Friday, March 27, 2009

Sitting in a Booth

The majority of restaurant goers tend to prefer sitting in a booth to sitting at a table. I have touched on this subject slightly in another blog, "Why You Sit Where You Do," but I would like to elaborate on this particular seating preference.

First, when asked at the door how many people are in your party and whether you prefer to sit in a smoking or non-smoking section, answer the questions and then say, "we'd like to sit in a booth, please." If you do this, you won't make things more complicated for whoever is seating you when they take you to a table and you tell them that you don't want to sit there. If you happen to forget to say that, however, and you absolutely must have a booth to enjoy your meal, please be polite about asking for a booth. There have been far too many times when I have taken a party to a table, only to be glowered at and looked at as if I am stupid for seating them at a table when "there's a booth RIGHT there!"

If you apologize, it makes a world of a difference in the seating host or hostess's opinion of you. I know that not everyone cares about what people think of them, but the impression you give the people serving you will often impact the quality of service that you receive.

Second, some people simply can't fit in booths. I am not saying this to be mean in any way, it is simply a fact. If you happen to be a particularly large individual and you ask for a booth, please realize that a great deal of booths do not allow you to scoot them one way or another to make it more comfortable for you. Also, please don't get aggravated with the person who seated you for your discomfort. They did not intentionally take you to a particularly small booth, they are all about the same size (although there often a few that will scoot). Remember, you asked for it.

Most seating hosts and hostesses will automatically try to take people with canes, wheelchairs, crutches, walkers, and weight problems to a table because it is assumed that a table will be more comfortable than a booth for these individuals. If you fall into any of these categories, please realize that you are being taken to a table almost automatically only because the staff wants you to be comfortable. That being said, if you truly will be most comfortable in a booth, please say so up front.

As for people with babies, please realize that this could mean sacrificing dining in a booth. In the restaurant I work in currently, we only have nine booths that we are allowed to place high chairs or baby nets at the end of; the remaining thirteen booths are risen and we are therefore not permitted to add anything onto the end. If you have a baby carrier and request a booth, you will either have to wait for a booth that sits at ground level, or, especially if you're at a restaurant like mine on a busy night or at one that has all risen booths, concede to eat at a table. It is very irritating to seat someone who insists on a particular, risen booth who has a baby carrier with them. As I stated earlier, many booths are not able to be moved, so please don't get mad at the seating host or hostess when you can't move the table to get your baby carrier wedged between the back of the booth and the table.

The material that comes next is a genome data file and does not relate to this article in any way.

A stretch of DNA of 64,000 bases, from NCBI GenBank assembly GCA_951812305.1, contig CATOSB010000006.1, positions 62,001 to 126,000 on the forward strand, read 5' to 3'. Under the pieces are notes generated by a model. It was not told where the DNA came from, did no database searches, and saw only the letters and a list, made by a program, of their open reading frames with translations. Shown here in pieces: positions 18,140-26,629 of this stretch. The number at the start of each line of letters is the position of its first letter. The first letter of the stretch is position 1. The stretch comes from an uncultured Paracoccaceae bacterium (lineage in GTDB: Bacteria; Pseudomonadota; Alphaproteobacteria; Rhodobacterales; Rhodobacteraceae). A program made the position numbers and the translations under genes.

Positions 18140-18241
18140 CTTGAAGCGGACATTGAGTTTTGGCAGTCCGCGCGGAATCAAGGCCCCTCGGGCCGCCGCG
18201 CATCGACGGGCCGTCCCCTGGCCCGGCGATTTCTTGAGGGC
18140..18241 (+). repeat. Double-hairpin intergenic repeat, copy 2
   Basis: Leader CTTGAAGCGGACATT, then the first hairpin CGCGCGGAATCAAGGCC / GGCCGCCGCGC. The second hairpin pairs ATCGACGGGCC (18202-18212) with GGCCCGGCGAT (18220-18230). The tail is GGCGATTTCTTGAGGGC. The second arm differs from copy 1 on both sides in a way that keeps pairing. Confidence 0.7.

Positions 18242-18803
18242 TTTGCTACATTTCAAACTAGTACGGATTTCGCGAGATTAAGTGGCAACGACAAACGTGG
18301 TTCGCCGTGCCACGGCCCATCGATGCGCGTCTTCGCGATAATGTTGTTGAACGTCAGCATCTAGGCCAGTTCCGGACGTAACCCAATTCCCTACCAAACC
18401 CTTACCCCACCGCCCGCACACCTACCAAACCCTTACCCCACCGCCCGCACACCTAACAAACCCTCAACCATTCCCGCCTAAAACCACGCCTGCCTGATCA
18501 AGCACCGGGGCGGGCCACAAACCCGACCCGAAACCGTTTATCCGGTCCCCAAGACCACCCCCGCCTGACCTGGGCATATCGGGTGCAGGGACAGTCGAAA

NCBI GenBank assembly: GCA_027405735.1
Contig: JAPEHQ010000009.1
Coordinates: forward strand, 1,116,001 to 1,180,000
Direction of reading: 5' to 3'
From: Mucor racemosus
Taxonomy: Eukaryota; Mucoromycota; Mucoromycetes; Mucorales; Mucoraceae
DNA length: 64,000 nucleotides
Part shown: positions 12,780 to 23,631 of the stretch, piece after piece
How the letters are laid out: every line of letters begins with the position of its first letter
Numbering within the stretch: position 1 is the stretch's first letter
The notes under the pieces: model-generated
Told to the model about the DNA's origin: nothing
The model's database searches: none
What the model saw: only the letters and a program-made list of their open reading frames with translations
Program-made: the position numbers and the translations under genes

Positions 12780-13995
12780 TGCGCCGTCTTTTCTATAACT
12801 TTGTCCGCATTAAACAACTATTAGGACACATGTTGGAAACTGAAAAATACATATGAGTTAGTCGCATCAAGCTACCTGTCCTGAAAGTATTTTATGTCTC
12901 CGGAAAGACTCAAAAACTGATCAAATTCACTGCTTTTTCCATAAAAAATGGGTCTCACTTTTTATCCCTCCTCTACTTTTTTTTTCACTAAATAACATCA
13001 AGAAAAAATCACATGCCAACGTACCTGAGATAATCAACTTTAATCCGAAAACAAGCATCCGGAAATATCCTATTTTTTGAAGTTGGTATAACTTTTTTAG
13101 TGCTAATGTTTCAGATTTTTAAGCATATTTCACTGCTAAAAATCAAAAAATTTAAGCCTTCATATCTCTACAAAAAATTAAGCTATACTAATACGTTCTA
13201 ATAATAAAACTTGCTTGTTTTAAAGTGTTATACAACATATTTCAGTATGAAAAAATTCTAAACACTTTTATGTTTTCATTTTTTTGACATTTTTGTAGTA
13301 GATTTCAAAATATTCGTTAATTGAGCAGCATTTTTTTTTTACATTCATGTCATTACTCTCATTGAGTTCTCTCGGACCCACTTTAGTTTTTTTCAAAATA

I once seated a party consisting of two people and a baby in a carrier. They were so determined to sit in a booth that one of the people in the party sat on the same side as the carrier and was literally falling out of the booth because there wasn't enough room. That just doesn't make any sense to me! In my mind, when you decide to have a baby, you decide to make certain sacrifices for the gift of this wonderful new gift of life to provide for. Is sitting in a booth really too much of a sacrifice to make?

Please take all of this into consideration the next time you decide that you want to sit in a booth.


  1. I'm all about booth's over tables. WoOt W00t!

  2. An interesting look into an industry with which I'm entirely unfamiliar. I'm certainly pro-booth myself.

  3. this all makes sense, lately when we go out to eat we are always taken to a table. my mom is now on a cane, and i never thought about it till now, i am sure it is easier for her.

  4. It also is risky to seat anyone young enough to require a high chair at the end of a booth. People are running around carrying large trays of hot food and cold drinks. Adding large obstacles to the aisle is dangerous. I have seen near tragedies occur because of this. Be a good parent and keep your baby as far from the aisle as possible.